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Weekly Media Roundup

March 10, 2017 at 10:36 AM

Domestic violence bill passes first reading

A Green MP's bill designed to help victims of domestic violence has passed its first reading in Parliament with unanimous support.

The legislation would give victims up to 10 days' paid leave, giving them time to seek counselling and legal advice, attend court hearings or even move house.


Govt on shaky ground over data-for-funding contracts, lawyers say

Law experts say the government is breaching privacy laws by making social services hand over their client's personal details before they can get funding.

More than 800 groups will have to provide client names, birthdates, ethnicity and the personal details of any dependents under contracts taking effect from July.

Women's Refuge chief executive Ang Jury said agencies would have to abide by the contract change if they wanted to keep their funding.


Rape Crisis will risk funding to keep data private

Rape Crisis will not accept funding contracts from the Ministry of Social Development if it is required to hand over clients' private details, the service says.

More than 800 social services will have to provide client names, birthdates, ethnicities and the personal details of any dependents under contracts taking effect from July.

Rape Crisis spokesperson Andrea Black said victims were telling the service they would no longer come to it for support if they knew their private information was being handed over to the government.


Privacy Commissioner due to report back on MSD 'data-for-funding'

The Privacy Commissioner will produce the initial findings of an investigation into new Ministry of Social Development data-sharing contracts in the next few days.

The contracts, in which the ministry is demanding private client information in exchange for funding, were first used for budgeting advisors, and are expanding to cover all organisations contracted by the ministry from July.

Privacy Commissioner John Edwards said several non-government organisations were worried what the requirement would mean for their clients.


Treat Her Right: Why it’s time for us to start caring about care work

With the equal pay conversation in full swing, Dr Catherine Trundle examines the undervaluing women’s care work in society, and the steps we need to take to demand change.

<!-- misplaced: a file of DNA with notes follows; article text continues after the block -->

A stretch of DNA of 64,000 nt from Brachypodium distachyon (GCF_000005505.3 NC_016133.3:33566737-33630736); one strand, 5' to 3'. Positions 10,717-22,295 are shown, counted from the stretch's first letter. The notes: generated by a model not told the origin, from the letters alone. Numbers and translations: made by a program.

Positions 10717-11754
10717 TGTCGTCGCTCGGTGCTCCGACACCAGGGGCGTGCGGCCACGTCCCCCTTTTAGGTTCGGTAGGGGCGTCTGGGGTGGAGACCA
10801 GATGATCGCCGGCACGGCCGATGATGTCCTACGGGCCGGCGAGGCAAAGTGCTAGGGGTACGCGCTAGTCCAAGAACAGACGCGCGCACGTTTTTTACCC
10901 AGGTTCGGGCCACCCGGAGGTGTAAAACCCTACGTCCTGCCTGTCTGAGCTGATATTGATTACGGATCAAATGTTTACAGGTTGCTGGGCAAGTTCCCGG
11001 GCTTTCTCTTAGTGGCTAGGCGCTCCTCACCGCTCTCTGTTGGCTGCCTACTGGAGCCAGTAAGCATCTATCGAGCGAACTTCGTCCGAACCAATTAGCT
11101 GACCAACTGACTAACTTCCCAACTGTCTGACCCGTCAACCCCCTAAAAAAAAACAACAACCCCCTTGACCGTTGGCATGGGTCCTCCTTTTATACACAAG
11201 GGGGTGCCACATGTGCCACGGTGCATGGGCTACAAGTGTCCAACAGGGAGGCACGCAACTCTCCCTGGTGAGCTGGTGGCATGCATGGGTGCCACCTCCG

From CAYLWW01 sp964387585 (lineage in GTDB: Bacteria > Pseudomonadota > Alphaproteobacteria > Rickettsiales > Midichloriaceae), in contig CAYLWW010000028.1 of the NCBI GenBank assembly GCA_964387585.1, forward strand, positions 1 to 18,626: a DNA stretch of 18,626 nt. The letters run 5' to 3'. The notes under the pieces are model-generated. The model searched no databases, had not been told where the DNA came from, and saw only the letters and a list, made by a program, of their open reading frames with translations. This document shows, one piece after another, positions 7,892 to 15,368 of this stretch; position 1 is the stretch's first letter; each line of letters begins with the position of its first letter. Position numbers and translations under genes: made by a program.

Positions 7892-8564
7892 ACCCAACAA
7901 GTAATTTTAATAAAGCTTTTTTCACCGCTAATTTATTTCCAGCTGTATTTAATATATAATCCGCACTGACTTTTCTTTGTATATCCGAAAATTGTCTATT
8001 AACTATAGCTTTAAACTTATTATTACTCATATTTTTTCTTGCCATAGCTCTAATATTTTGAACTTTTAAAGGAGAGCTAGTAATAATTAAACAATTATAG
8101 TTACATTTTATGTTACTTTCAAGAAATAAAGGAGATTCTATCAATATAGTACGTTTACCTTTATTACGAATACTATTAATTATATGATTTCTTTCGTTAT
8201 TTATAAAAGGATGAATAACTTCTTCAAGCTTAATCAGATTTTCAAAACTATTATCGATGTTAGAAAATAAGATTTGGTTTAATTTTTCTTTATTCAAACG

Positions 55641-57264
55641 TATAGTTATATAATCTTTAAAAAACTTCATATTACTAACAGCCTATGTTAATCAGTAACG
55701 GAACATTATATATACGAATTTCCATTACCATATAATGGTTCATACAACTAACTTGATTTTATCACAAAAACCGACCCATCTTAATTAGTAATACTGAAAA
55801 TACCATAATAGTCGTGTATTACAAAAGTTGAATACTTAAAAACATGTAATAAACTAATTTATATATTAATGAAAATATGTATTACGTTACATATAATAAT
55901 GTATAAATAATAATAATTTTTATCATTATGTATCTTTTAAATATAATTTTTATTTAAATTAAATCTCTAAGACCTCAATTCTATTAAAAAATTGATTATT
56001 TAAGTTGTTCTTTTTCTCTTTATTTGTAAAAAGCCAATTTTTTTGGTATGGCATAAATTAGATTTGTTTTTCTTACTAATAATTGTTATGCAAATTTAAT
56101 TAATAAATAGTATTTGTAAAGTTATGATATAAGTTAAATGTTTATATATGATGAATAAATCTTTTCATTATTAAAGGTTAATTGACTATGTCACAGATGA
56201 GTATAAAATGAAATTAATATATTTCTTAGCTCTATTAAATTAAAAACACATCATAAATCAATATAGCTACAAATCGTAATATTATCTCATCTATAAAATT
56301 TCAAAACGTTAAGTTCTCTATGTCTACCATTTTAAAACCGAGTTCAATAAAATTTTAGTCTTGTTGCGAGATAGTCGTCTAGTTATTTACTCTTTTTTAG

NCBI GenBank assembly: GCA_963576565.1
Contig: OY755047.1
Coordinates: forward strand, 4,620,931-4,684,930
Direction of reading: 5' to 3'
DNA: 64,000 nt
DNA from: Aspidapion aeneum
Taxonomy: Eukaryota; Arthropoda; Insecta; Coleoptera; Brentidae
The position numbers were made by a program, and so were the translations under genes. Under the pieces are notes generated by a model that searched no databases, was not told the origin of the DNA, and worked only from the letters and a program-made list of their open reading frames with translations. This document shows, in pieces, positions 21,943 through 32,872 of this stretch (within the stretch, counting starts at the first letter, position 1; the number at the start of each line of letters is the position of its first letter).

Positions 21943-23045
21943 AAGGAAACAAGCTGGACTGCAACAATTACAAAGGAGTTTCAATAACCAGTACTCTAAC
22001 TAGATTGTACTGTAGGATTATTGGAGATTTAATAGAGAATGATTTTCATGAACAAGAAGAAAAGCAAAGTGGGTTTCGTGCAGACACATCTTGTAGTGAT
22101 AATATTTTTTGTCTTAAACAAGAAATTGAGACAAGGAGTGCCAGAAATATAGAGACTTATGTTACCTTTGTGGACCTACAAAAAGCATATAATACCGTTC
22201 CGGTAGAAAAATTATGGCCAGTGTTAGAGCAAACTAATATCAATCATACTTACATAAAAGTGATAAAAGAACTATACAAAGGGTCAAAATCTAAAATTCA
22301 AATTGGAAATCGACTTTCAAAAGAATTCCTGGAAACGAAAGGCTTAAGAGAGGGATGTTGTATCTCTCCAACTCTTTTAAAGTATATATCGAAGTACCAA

Overhaul of domestic violence laws on the way

The government plans to unveil sweeping changes to the country's domestic violence laws in the next few weeks.

A new group, the Backbone Collective, says courts are failing to protect women and failing to hold abusers accountable, and the system's response for women who have experienced violence and abuse is broken and dysfunctional.

Women's Refuge chief executive Ang Jury applauded the collective's aims.

But she said changes were under way, including an overhaul of legislation and the way the police handled cases. Police were training officers "to try and shift some of those responses that they know to be inappropriate and wrong."


Former Glenn Inquiry head starts domestic violence watchdog 'The Backbone Collective'

A new independent watchdog that will act as a voice for victims of domestic abuse has been launched by the former head of the Glenn Inquiry.

Ruth Herbert, a domestic abuse survivor herself, says NGO The Backbone Collective will "wrap around abused women and their children" to keep them safe and help them rebuild their lives.

"Violence against Women is New Zealand's great shame, we have the highest rate of women experiencing violence and abuse in the developed world. So it's high time we started building a system that is more consistent and powerful than the abuser."


Child welfare bill: 'Scrap it and start again'

Lawyers have attacked draft laws outlining radical changes to child welfare services, saying they're badly written and should be scrapped.

In a stinging 52-page submission, the Law Society has spelt out what it said were potential pitfalls and confusion around a bill setting up the new Ministry for Vulnerable Children.


Gender pay gap still stuck at 12 percent

Gender bias is the main reason the wage gap has remained unchanged for a decade, rather than education, occupation and industry, according to new data.

The pay gap between men and women remains at 12 percent, according to the research, undertaken by Auckland University of Technology for the Ministry for Women.


The Toby & Toby inquiry into historic abuse in state care

At last, a proper inquiry!

It's really an inquiry into whether there should be an inquiry.

Still, an inquiry.

Actually more like a column on a website.

Better than nothing. What's all this "historic abuse in state care" about?

Unimaginably stomach-churning abuse was inflicted upon hundreds, if not thousands of New Zealand children who became state wards, placed in foster homes, institutions and borstals, over several decades. The abuse, in all its physical, sexual and psychological forms, continues to be felt today, this very minute, by its victims and in the wider pattern of crime and violence it incubated and perpetuated.


State care child abuse inquiry 'a question of justice'

ACT is the latest political party to support calls for an inquiry into the historical abuse of children in state care.

It puts all three of National's support partners at odds with the Prime Minister.


Cost of domestic violence to be surveyed in Pacific

Studies are to be undertaken in several Pacific island countries to measure the economic cost of domestic violence as part of a Commonwealth-wide project.

The survey is part of the Commonwealth's 'Peace in the Home: Ending Domestic Violence Together' initiative being launched today.


Category: News Media